Feedback and testing

I wrote about Thorsten’s Physic or Surgery beta a while back, not least because I was struck with the guts of putting a work in progress like that out. The ‘ashcan’ edition of his comic was a neat way of establishing a world, and he appeared to filter feedback into his first issue proper incredibly quickly.

Well the second part of his story is up now, and I’m no less impressed. I think it moves beautifully – essential when his characters flit about the city in the way they do – and his willingness to learn in public is an excellent reflection of that motion. It upsets my notions of fully-forming things before taking them public wonderfully.

It’s the productive counterpart to the emotional confessions in the backmatter (think DVD extras) that accompanied Matt Fraction’s Casanova comic when it was released as a single issues. Fraction (and a bunch of others) also linked to Dan Harmon’s similarly gut-wrenching episode-by-episode walkthrough of the second series of TV show Community over at The A.V. Club last week which does a similar job of airing something more than just dirty laundry.

Fraction and Harmon’s public retrospection becomes a promise – a contract – that they’ll be better. That they won’t just improve, they will demand you set benchmarks for their improvement. I really admire that, and I certainly threaten to exhibit that tendency from time to time, but I much prefer Thorsten’s take on it. Iterations; direction; guidance; a promise that he’ll listen to what you have to say without giving you the right to demand anything of him or his work.

That’s not something I think I can apply to, say, Paper Science, and it’s not something I’m natural at initiating. But I’d like to. I can think of at least one narrative-driven project I want to start later this summer that would benefit from that kind of process.

On a sidenote, Physic or Surgery also hammers home some of the restricted sensations that life in connected cities is starting to generate.

In light of Tom Armitage’s recent troubles with @TowerBridge, and Warren Ellis note of caution in his Cognitive Cities talk earlier this year (“Cognitive cities require the approval and collaboration of city authorities. The same people who make flyposting illegal.”), it’s something I’m thinking about a bit.

Again I’m not sure this is directly applicable to much of my current work, but as I start thinking about hacks and hackability of products, services and experiences it’s worth bearing in mind that ownership of what you’re grafting on is challenged in new and exciting ways every week. I don’t think learning in public hurts that in the ways we used to think it did.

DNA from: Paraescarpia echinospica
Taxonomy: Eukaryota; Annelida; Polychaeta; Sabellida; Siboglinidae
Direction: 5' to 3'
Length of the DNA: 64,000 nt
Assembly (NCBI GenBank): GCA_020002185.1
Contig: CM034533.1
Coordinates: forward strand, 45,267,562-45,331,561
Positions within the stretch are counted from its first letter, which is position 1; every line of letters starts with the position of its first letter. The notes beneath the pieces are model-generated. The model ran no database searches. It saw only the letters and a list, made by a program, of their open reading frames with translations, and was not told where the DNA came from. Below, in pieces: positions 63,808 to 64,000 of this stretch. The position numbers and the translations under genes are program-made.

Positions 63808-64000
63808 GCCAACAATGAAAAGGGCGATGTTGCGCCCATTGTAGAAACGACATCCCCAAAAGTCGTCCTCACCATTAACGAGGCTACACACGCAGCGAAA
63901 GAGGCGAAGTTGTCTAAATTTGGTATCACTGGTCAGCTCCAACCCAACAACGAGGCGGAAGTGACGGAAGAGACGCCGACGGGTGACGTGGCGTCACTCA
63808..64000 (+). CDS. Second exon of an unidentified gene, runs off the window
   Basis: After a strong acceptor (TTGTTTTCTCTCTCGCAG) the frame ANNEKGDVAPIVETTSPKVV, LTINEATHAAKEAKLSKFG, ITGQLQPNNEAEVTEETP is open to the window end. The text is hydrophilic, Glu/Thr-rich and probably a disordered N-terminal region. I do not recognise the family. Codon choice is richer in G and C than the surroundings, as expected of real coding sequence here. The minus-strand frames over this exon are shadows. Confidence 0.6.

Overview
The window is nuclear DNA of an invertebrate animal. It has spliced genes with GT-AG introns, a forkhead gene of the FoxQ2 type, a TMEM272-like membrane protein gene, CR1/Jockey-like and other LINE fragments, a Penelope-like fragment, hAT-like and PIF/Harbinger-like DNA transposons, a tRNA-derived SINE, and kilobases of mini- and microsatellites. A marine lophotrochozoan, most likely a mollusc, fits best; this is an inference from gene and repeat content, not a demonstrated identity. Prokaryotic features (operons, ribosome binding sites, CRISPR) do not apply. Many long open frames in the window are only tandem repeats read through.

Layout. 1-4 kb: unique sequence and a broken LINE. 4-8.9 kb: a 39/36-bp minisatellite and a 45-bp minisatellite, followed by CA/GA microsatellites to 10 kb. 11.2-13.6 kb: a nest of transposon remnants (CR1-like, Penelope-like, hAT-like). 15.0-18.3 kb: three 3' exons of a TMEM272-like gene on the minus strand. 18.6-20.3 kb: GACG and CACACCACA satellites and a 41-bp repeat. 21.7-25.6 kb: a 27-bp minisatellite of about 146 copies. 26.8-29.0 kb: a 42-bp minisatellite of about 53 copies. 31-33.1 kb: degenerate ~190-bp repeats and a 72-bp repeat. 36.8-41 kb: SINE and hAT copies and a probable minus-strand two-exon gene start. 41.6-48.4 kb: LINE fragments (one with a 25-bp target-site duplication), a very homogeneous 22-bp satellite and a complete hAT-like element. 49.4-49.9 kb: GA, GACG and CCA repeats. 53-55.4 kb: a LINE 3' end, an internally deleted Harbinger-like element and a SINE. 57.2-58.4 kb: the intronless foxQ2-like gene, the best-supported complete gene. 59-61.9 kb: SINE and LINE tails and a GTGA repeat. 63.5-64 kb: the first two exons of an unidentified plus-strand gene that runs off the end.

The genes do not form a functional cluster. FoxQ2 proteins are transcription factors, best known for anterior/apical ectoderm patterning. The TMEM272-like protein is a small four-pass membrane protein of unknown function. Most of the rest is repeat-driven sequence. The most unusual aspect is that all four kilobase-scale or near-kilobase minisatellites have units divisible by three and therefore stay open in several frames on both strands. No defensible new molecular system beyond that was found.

Notes from Cognitive Cities

Cognitive Cities in Berlin was a lot of fun. My visit was fleeting, and I didn’t get to enjoy the second day of demonstrations and workshops, but the talks on Saturday were great. A few notes bubble up among the bunch;

* Adam Greenfield made me think for the first time in a while about the inherent politics of objects, something we need to pay “exquisite attention to” as networked cities ramp up in gear.

* BASAAP and related themes about interaction and integration cropped up a few times, with the core theme being “do exactly enough”; Don’t be too smart, don’t over-explain, don’t overcompensate for edge cases, and beware the feedback loop of the uncanny valley; puppy-smart is enough, human-smart can be scary.

* “Futurism and forecast fail due to the incompleteness of our knowledge.” – Dannie Jost

* Cities are a serendipity hub. As much as I might find something romantic about running off to Eigg, the chances of doing that and still enjoying the kind of chance encounters I have in London are slim.

* Berlin is nice.

* I should probably read Invisible Cities.

* Lots of us are chasing ghosts. I’ll come back to this one. A world of “inaudible machine chatter” is blooming, and we are trying to find ways of tracing those conversations. Are there more important things we could be doing?

Before Warren Ellis‘ keynote I was explaining to him my frustration that a narrative didn’t seem to be emerging among the talks that framed the larger debate. Warren’s talk brought that in spades, a thump of story that actually managed to be shocking; he stopped just short of asking ‘What are you lot playing at?’

I needed that.

Anyway, huge thanks to Jens for putting me up. Definitely hoping to go back to Berlin this year; I’ll find an excuse somehow.